Maths binomial theorem question. [closed]

Using the binomial theorem find the coefficient of $x^2$ in the expression $(1+x+x^2)^{10}$.

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closed as off-topic by Grigory M, Claude Leibovici, Sami Ben Romdhane, Najib Idrissi, Daniel RustApr 20 at 13:14

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You could use the binomial theorem twice. –  user88595 Apr 20 at 8:50

To get an $x^2$, we need to pick one factor in the product with $x^2$ and the rest $1$, $$\overbrace{(\color{#C00000}{1}+x+x^2)\cdots}^{n-1}(1+x+\color{#C00000}{x^2})$$ that is, $\binom{10}{1}$, or two factors with $x^1$ and the rest $1$, $$\overbrace{(\color{#C00000}{1}+x+x^2)\cdots}^{n-2}(1+\color{#C00000}{x}+x^2)(1+\color{#C00000}{x}+x^2)$$ that is, $\binom{10}{2}$. Thus, the coefficient of $x^2$ is $$\binom{10}{1}+\binom{10}{2}=55$$

Another Approach \begin{align} (1+x+x^2)^{10} &=\sum_{k=0}^{10}\binom{10}{k}(x+x^2)^k\\ \end{align} the only terms in the sum that contribute an $x^2$ are those with $k=1$ and $k=2$: \begin{align} &\binom{10}{1}(x+x^2)+\binom{10}{2}(x+x^2)^2\\ &=\binom{10}{1}x+\left[\binom{10}{1}+\binom{10}{2}\right]x^2+2\binom{10}{2}x^3+\binom{10}{2}x^4 \end{align} giving the coefficient of $x^2$ to be $$\binom{10}{1}+\binom{10}{2}=55$$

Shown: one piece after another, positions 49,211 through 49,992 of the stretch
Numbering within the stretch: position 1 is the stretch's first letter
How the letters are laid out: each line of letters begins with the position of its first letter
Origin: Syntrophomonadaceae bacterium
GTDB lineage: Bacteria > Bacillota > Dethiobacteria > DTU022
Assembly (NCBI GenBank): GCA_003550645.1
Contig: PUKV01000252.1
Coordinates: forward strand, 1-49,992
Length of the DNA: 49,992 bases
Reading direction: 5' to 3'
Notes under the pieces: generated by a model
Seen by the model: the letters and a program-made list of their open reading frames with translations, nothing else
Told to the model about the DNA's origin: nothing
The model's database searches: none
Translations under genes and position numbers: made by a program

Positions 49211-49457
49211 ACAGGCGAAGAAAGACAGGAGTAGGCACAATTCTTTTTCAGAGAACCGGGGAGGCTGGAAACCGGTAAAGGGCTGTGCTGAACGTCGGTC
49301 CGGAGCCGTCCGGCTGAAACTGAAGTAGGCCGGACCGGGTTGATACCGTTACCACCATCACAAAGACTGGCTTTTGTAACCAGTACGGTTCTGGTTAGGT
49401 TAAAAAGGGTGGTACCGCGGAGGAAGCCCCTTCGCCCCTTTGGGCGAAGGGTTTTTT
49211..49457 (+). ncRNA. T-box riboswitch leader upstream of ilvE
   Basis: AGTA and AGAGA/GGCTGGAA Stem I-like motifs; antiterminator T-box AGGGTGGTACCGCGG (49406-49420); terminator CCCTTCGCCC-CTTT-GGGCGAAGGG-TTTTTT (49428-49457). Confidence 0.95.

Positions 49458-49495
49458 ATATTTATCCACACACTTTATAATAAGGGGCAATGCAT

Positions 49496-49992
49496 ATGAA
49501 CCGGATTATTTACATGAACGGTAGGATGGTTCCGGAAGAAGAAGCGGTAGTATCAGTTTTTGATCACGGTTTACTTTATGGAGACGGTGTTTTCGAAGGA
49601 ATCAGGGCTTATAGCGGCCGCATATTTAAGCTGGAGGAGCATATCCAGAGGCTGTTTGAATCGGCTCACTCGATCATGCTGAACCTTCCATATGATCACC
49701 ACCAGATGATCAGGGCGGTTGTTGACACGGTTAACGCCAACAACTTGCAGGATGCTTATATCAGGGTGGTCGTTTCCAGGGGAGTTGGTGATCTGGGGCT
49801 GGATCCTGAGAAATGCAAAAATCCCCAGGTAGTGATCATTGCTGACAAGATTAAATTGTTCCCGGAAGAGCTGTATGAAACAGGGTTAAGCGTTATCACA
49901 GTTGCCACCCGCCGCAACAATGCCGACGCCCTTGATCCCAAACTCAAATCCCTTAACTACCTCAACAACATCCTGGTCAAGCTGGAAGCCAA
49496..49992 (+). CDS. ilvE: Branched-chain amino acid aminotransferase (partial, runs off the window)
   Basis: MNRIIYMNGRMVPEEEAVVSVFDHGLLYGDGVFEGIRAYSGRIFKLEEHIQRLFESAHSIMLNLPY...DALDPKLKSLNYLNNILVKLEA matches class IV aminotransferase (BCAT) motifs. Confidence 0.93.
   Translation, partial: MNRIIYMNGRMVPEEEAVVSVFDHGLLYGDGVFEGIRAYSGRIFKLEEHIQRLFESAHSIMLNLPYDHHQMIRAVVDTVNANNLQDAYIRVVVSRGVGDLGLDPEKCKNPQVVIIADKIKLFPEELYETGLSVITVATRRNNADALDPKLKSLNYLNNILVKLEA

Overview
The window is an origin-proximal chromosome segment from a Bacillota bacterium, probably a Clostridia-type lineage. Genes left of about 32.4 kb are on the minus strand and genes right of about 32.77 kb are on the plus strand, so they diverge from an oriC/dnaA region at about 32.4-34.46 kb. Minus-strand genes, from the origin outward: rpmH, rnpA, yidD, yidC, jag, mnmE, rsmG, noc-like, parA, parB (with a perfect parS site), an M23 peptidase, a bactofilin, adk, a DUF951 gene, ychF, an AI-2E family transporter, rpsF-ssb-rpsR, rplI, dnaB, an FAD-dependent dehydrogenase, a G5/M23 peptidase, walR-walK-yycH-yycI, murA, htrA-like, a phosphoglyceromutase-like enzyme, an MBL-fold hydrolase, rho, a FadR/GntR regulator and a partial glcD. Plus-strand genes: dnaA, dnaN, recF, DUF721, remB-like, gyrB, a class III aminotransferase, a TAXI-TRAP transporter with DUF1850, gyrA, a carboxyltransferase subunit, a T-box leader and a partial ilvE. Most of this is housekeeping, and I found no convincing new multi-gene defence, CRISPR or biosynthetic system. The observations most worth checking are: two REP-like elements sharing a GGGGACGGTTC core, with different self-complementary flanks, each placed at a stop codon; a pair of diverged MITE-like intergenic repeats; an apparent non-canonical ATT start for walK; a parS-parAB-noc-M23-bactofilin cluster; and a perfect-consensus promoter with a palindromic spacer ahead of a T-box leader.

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You typo'd 100 for 10 :) –  Anant Apr 20 at 9:57
@Anant: ack! I misread :-) I have fixed it. Thanks. –  robjohn Apr 20 at 13:36

Hint: Consider $(a+b)^{10}$, where $a=(1+x)$ and $b=x^2$.

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I tried to do so but I could only expand the expression. I couldn't find the coefficient of x^2. –  Shivangi puri Apr 20 at 8:34
Once expanded, you need to pick out the terms that will contain $x^2$, and expand again for each of them. If you prefer, you could think about whether taking $a=1$, or $a=x$ (and corresponding $b$) will make this any more straightforward. –  Joshua Pepper Apr 20 at 8:38
Thank you. I was able to solve it. –  Shivangi puri Apr 20 at 8:42

Another variation: You could solve it somewhat mechanically: Let $[x^k]$ denote the coefficient of $x^k$ in a polynomial $p(x)=\sum_{j=0}^{n}a_{j}x^{j}$, i.e. $[x^k]p(x)=a_k$.

We have to calculate $$[x^2]\left(1+x+x^2\right)^{10}$$

Therefore

\begin{align*} [x^2]&\left(1+x+x^2\right)^{10}\\ &=[x^2]\left(1+\left(x+x^2\right)\right)^{10}\\ &=[x^2]\sum_{j=0}^{10}\binom{10}{j}\left(x+x^2\right)^j\\ &=[x^2]\sum_{j=0}^{10}\binom{10}{j}x^j\left(1+x\right)^j\\ &=\sum_{{j=0}\atop{2-j\geq0}}^{10}\binom{10}{j}[x^{2-j}]\left(1+x\right)^j\\ &=\sum_{j=0}^{2}\binom{10}{j}[x^{2-j}]\sum_{l=0}^{j}\binom{j}{l}x^l\\ &=\sum_{j=0}^{2}\binom{10}{j}\binom{j}{2-j}\\ &=\binom{10}{1}\binom{1}{1}+\binom{10}{2}\binom{2}{0}\\ &=55\end{align*}

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hint: $\displaystyle(1+x+x^2)^{10} = \bigg(x+\frac{1}{2}+\frac{i\sqrt{3}}{2}\bigg)^{10}\bigg(x+\frac{1}{2}-\frac{i\sqrt{3}}{2}\bigg)^{10}$

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